Thoughts by Richard Bleil
Once again, Thanksgiving is upon us. And, once again, it raises thoughts of our relationship with our Native American brothers and sisters. You know, the good people whom we slaughtered in order to steal their homeland away from them?
Perhaps as you are enjoying your feast and unbuttoning your pants to watch the game more comfortably as the women in your house feed and clean up after you, this strikes you as rather pessimistic. No doubt, the feast has come to represent the bountiful year we have had, culminating in a single feast of excess. I was always taught that it was a celebration of friendship with the Native Americans, but to me that would be too hypocritical. Like any group of people there are exceptions, but the native people did welcome us. These gentle and generally peaceful people had more than enough people to force us off of the land had this been their desire, and yet, they welcomed us and allowed us to settle and even helped us to tame the land.
One of my favorite stories of the native people was how they taught us to get better crop yields by fertilizing. Of course, they didn’t call it as such. With the Native people’s connection to “Mother Earth”, the way that I learned it was that by taking crops out of her womb, you needed to respectfully replace something to her. What they taught the settlers was to plant fish heads in the field along with the seeds. Perhaps unbeknownst to them, the decaying fish heads released nitrogen and other fertilizing chemicals into the ground that resulted in greater crop yields.
That’s not all that the Native people did for the settlers. When suffering from a headache, the native people taught the settlers what to chew (I heard it was a leaf, I have also seen that it’s bark) to resolve it. Whichever it might have been (perhaps even both), that tree naturally produces 2-acetoxybenzoic acid, or more commonly called acetyl salicylic acid, but better known as aspirin. This plant is how aspirin was discovered, and later synthesized for that bottle in your bathroom.
The Native American wars began early in the seventeenth century, before we even had a nation. I think most of us know of Cortez and his war against the Aztecs (Mexico, 1519). It became reminiscent of the wars in the north as the Aztecs tried to give Cortez gold to satiate his greed sufficiently for him to go home, yet his greed was bigger than their treasury. Instead of leaving, he wanted to push on and eventually wiped out the entire noble Aztec nation. Up north, the wars began around 1605 between the Native people and the French, but as the settlers began pushing westward to expand their nation, the wars with the Native people heated up, culminating in the war of 1812.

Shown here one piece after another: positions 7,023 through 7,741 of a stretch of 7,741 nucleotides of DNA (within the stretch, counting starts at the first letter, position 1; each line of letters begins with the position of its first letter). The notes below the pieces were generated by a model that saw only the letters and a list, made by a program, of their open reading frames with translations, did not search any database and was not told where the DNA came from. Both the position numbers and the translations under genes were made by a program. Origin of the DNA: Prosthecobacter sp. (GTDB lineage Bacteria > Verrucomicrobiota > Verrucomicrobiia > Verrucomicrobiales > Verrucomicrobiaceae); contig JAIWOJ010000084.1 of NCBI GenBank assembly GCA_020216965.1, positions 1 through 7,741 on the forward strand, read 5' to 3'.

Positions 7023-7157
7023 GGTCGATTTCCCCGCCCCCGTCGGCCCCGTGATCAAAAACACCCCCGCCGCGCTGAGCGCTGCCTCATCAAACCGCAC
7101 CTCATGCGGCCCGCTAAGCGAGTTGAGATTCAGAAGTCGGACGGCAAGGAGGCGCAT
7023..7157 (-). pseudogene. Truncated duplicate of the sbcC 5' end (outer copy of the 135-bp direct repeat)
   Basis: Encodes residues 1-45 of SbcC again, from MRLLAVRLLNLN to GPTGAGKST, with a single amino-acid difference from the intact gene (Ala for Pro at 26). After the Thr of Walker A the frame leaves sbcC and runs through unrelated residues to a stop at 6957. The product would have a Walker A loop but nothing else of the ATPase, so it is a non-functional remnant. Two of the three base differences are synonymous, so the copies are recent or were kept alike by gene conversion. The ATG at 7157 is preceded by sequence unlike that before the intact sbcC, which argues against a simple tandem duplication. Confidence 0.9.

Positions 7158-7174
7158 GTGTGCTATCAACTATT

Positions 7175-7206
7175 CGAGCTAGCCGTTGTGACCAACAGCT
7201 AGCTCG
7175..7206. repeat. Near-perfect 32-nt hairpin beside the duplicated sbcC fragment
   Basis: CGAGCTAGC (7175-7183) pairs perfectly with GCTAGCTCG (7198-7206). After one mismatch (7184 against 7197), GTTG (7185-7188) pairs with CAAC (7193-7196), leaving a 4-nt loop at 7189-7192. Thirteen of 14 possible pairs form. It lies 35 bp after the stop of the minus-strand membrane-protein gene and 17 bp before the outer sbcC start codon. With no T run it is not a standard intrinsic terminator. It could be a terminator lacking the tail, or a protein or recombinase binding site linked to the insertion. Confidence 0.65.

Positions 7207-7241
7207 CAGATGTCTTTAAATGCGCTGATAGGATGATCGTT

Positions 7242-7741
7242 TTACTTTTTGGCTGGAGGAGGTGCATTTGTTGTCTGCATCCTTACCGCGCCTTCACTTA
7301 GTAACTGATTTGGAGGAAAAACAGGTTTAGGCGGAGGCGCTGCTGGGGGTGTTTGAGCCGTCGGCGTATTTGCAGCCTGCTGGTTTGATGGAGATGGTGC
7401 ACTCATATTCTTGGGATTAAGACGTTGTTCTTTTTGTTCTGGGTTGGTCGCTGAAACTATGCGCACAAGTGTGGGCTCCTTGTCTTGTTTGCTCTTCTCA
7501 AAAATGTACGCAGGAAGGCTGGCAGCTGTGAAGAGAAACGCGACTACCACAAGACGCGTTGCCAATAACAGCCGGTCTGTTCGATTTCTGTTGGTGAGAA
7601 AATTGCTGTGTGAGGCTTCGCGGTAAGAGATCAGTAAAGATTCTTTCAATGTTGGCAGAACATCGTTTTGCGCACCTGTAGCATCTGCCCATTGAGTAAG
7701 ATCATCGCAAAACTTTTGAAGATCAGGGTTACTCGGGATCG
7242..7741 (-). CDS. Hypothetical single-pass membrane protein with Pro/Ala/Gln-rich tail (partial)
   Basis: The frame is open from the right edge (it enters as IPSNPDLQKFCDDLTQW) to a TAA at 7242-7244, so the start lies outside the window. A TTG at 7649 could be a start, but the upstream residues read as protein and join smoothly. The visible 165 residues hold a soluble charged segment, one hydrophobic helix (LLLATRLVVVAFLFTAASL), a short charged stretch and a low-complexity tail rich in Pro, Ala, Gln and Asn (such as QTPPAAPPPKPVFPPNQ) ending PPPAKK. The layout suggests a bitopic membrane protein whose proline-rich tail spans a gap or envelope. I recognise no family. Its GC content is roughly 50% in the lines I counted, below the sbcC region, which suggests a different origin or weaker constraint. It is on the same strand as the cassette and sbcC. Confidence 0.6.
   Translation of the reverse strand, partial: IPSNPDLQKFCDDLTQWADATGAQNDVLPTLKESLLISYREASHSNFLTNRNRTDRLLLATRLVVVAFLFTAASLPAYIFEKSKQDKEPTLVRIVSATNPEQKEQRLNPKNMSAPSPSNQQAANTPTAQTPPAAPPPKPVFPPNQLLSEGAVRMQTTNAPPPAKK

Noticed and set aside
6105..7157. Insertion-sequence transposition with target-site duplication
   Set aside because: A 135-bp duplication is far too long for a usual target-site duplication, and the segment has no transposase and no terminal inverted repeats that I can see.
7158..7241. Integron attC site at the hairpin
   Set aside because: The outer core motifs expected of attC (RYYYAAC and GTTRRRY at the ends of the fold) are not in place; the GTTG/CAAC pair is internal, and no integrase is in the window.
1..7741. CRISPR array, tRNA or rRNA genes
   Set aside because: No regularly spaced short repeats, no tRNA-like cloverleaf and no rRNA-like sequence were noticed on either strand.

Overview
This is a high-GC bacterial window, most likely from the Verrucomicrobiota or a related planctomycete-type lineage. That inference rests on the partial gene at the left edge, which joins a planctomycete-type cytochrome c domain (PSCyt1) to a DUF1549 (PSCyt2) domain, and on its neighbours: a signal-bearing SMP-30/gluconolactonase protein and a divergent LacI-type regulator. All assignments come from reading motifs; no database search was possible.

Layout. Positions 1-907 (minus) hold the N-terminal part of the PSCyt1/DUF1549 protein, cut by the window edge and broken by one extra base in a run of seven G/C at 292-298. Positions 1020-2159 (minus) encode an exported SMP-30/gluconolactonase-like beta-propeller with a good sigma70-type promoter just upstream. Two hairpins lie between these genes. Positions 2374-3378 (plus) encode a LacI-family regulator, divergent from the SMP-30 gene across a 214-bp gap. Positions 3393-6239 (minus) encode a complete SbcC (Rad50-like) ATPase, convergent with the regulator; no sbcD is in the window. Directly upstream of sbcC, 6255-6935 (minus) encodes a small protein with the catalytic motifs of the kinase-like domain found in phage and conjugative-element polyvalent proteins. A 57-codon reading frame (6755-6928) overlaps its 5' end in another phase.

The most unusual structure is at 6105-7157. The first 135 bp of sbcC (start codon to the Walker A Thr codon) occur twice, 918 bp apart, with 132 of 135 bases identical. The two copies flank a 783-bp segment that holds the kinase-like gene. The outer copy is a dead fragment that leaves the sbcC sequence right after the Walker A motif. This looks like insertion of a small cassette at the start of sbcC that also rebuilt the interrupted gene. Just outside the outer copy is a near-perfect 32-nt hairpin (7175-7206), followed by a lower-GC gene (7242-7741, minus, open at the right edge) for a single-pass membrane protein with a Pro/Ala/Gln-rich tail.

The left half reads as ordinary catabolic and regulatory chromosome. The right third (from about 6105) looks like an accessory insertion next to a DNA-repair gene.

The settlers were in a rush to find and settle all the way to the west coast to create one massive nation, but they weren’t the only ones with eyes on this goal. Other nations wanted to settle portions of the land as well, and some wanted to start on the west coast. Had they succeeded, this would have been a divided nation (although we would not be writing about it as such). Stuck in the middle, the practice of “scalping” was actually not a Native invention. The French army taught Native Americans how to scalp white settlers from the East and paid a bounty for each scalp brought to them. Much of the savagery that we learn of with the Native people has been in response to violent encroachment into their territories, and the war of 1812 was when the Native nations banded together to fight back. Their loss resulted in treaties and restrictions to reservations, which were typically on lands the US didn’t deem valuable such as the badlands where crops could never grow.
The wars continued on into the 1950’s where, even in my parent’s time, Native children were being abducted from the Native reservations and put into “white” boarding schools in an effort to indoctrinate them into our culture. The treaties guaranteeing their rights as independent nations have been violated routinely, and continue to be today, with one of the most publicly violations being the oil pipeline that was driven through the heart of Native holy land. Today that pipeline has been leaking oil and associated toxins into Native land and water sources despite promises that it never would. Ironically, aside from the labor to initially build it, this pipeline does nothing for the US as it was built by Canada through US and Native land to feed ships headed to other nations.
Maybe, this year, rather than the hypocrisy of thinking of Thanksgiving as a time of friendship with the Native people, we should make it more about them than us. How about if we think of Thanksgiving as a celebration of the gentle spirit of the Native people who sacrificed to let us build our nation?